Now the idea is to save these embeddings in a database. We need to choose a system that can calculate vector distances. Several solutions exist: ClickHouse with cosineDistance, Postgres with pgvector, ... I'm going to use ClickHouse here, as I find it easier to work with for this demonstration:

1 $> docker run -d --name ch clickhouse/clickhouse-server
2 $> docker exec -it ch clickhouse-client
 2 USE search;
 4 CREATE TABLE vector_test
 5 (
 6   `text` String,
 7   `embeds` Array(Float32)
 8 )
 9 ENGINE = MergeTree
10 ORDER BY text;

Let's add some documents, with their corresponding array of floats, generated by the model:

1 INSERT INTO vector_test (text, embeds) VALUES
2   ('I have a big house, with many rooms.', [0.14054114,0.0075286753,0.029022854,0.004870373,...]),
3   ('I am not good at swimming, unfortunately.', [0.054909922,-0.004351404,0.058526292,0.0006019556,...]),
4   ('Every morning, I take a walk in the park.', [0.067755,0.022682263,0.10086117,0.052311216,0.0734657,...]),
5   ('I have a big garden, with many vegetables.', [0.042733464,0.013591504,-0.021357052,0.011385946,...]),
6   ('I am a fan of the football team Barcelona.', [0.008374654,-0.017766343,0.041484646,-0.009141127,...]),
7   ('I have a big family, with five sisters.', [0.032610048,-0.031242535,-0.012251164,-0.040941216,...]),
8   ...

Then we can search, by computing the distance between the search embeddings and each vectors, and order them to have the top closest ones:

1 $> node embeddings.mjs "sport"
2 [-0.014155720360577106,0.07988715171813965,-0.006699294783174992,...]
2   cosineDistance([-0.014155720360577106,0.07988715171813965,-0.006699294783174992,...], embeds) AS score,
3   text
4 FROM vector_test
5 ORDER BY score ASC
Score Search "sport"
0.44 My favorite sport is soccer, always exciting.
0.56 I like to play tennis, I played multiple tournaments.
0.61 I love to play video games, especially strategy ones.
Score Search "outside"
0.58 The weather is nice today, really sunny.
0.66 Every morning, I take a walk in the park.
0.75 I like to travel, especially to the beach.
Score Search "kittens and puppies"
0.64 Some cats are playing in my flat.
0.69 I would like one day to have a dog, a pomsky.
0.7 I have a pet rabbit, his name is Fluffy.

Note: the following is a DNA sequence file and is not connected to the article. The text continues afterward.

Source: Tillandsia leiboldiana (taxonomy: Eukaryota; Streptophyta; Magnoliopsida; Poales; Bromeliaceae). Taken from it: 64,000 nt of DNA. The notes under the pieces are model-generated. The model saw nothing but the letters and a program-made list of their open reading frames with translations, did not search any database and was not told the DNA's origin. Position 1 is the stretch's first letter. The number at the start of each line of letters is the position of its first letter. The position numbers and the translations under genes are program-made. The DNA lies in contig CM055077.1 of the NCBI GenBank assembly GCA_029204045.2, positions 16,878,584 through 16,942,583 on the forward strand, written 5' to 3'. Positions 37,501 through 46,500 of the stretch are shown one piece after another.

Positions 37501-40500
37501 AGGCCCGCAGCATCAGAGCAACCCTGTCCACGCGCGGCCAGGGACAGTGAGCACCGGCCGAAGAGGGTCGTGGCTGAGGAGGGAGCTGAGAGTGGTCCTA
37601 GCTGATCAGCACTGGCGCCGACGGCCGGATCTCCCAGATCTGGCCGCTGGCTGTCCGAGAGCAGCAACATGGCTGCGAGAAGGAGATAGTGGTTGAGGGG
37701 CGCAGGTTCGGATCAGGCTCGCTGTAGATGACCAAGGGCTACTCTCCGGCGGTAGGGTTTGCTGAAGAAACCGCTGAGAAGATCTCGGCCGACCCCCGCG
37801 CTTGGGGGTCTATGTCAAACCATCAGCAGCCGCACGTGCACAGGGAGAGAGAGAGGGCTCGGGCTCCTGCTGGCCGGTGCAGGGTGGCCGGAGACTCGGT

The technical details of this part are available on the GitHub repository.

Larger example

The examples above are good for understanding how vector search works, and make it easy to check the results. But I wanted to go a step further, by giving more content to search. And most importantly, the search does not have to be based on such small sentences. It's possible to give much broader data, and search for the overall meaning of the text.

I used a dataset of songs, where the lyrics are available. The idea is to be able to search for musics based on what the lyrics mean. The way it works is totally similar to what we have seen before: we calculate a vector for each song based on their full lyrics, store them in our database, and then find the closest vector according to what we are looking for.

After adding to my ClickHouse the embeddings of 1k random songs, here is the recommended song for my search "traveling to space, to find a new place": Exodus - Boney M.. Not a single word of my query is present in the song's lyrics... but that's exactly the meaning of the story narrated in this music!

1 $> node search.mjs "traveling to space, to find a new place" | docker exec -i ch clickhouse-client --multiline --multiquery
2 Exodus - Boney M.
 1 Get on board our Silver Sun
 2 This is Noah's Arc
 3 In the year 2001
 4 Up in heaven's park.
 6 Exodus, we go to another world.
 7 Exodus, foundation a better world.
 9 Journey of discovery.
10 From this world of ours.
11 Flying to a new home in the stars.
13 ...

The full lyrics are available on The technical details of this part are available on the GitHub repository.


I think we can go even further: try out other AI models, try out even larger texts, try out images or other documents rather than just text, try out other databases, etc. But that's beyond the scope of this POC. I don't have any concrete projects where I could use this kind of search at the moment, so I was more interested in testing this system, and letting you discover it!

Vector Search Embeddings ClickHouse Artificial Intelligence NodeJS

Article date publication: 18 June 2024.